Backward-looking Sentence Processing in Typically Disfluent Versus Stuttered Speech: ERP Evidence

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Sentence processing, stuttering, disfluencies, ERP, reanalysis

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The aim was to determine how backward-looking sentence processing is affected by typically disfluent versus stuttered speech. Two listener groups heard Garden Path (GP) and control sentences. GP sentences contained no disfluency, a silent pause, or a filled pause before the disambiguating verb. For one group, the sentence preambles additionally contained stuttering-like disfluencies. Comprehension accuracy, event-related potentials (ERPs) time-locked to disambiguating verbs, and perceptual speaker ratings, were compared between groups. The With Stuttering group perceived the speaker as less competent but had better comprehension accuracy for GP sentences. ERPs to disambiguating verbs in GP sentences included a P600 component, indexing backward-looking sentence processing, but only for the No Stuttering group. Other ERP components, elicited to GP sentences with silent/filled pauses, did not differ between groups. Results suggest that listeners abandon prior expectations when processing sentences containing stuttering-like disfluencies, possibly because they lack a speaker model defined by the presence of stuttering.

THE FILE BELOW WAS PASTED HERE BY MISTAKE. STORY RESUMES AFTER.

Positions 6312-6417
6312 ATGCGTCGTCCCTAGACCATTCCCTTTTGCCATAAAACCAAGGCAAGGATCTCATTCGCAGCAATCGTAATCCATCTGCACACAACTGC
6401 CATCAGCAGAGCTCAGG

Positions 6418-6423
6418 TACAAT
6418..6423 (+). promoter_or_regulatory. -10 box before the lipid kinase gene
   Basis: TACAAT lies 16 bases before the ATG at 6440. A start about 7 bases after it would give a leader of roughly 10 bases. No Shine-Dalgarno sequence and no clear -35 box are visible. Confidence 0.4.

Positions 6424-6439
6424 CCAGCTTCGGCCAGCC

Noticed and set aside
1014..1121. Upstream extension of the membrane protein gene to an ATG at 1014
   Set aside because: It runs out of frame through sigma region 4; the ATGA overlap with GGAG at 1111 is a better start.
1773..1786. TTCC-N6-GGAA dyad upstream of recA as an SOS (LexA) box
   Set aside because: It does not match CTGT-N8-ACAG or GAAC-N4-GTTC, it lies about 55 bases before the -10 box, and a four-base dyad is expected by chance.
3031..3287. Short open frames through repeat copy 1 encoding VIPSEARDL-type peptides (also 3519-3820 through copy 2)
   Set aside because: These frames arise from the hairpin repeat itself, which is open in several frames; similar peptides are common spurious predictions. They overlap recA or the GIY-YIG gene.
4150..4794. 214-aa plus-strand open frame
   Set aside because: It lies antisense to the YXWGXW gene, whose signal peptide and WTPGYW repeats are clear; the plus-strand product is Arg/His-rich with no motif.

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Citation / Publisher Attribution

Language, Cognition and Neuroscience, v. 34, issue 5, p. 561-579